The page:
If you loved Non Pratt’s Trouble, I’ve found the next book for you! Are teenagers in UKYA more realistic because they’re mostly read by readers who can often identify with the characters’ Britishness? Or are they just more realistic? That’s what I want to know.
Lobsters is utterly brilliant at portraying teenagers. It’s incredibly honest and I read things in this novel that I’ve never read before, which sounds really dramatic, like something quite catastrophic happens in the story, but it really just depicts aspects of everyday teenage life that we just don’t talk about much, from the embarrassing and the heart-breaking to the completely hilarious. It’s one of my favourite books of the year so far.
Sam and Hannah meet in slightly embarrassing circumstances while they’re in a bathroom during a house party – they both wanted to get away from all the chaos that ensues when you put a hundred teenagers together. Because when two people meet for the first time, they don’t always have highly intelligent and/or meaningful conversations where they instantly fall in love, Sam and Hannah have slightly-awkward-but-still-kind-of-cute banter about hot Ribena being a thing, but this is pretty much the last time we see them together for a while because Hannah goes off to meet up with her current crush Freddie (much to Sam’s disappointment), and Sam heads back to hang out with his friends who have gatecrashed the party (while Hannah is wondering who Toilet Boy is and where he come from).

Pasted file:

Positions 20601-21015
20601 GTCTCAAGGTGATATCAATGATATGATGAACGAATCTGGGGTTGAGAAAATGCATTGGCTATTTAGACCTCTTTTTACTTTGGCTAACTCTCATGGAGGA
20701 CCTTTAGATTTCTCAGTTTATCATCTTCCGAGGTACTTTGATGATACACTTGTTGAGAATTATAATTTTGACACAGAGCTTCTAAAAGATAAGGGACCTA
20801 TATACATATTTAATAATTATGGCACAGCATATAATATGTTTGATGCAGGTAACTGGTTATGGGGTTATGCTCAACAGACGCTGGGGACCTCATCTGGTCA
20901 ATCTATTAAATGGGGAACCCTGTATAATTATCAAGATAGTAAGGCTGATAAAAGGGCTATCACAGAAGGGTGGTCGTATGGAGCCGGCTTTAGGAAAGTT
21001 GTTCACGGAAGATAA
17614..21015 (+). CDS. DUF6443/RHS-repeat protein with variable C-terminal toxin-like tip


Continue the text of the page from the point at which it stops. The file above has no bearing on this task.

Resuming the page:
Lobsters is a genuinely laugh-out-loud funny story about Sam and Hannah, two newly-turned-18-year-olds (and their group of close friends) as they try to find their way back to each other – often completely unexpectedly – while attempting to juggle the pressures of being a teenager, from peer pressure to epic misunderstandings. I adored all of the characters, even their poor decisions and lack of self-awareness. It’s what being a teenager is all about, but both groups of friends get up to a lot of fun, and this is what I loved most about it. It’s a fun story, with fun romance and a ton of moments that made me smile. But it won’t make you want to be a teenager again! #tooawkardthanks
If you’re a fan of YA contemporary, especially UKYA, you’ll want to pick up Lobsters! It’s both hilarious and honest, and full of references to British pop culture. (I’ll never not appreciated a good Harry Potter reference). I don’t often laugh out loud, but I had to try to stop myself laughing on public transport. I really want to see more from Tom Ellen and Lucy Ivison, please!
Published: 5th June 2014
Publisher: Chicken House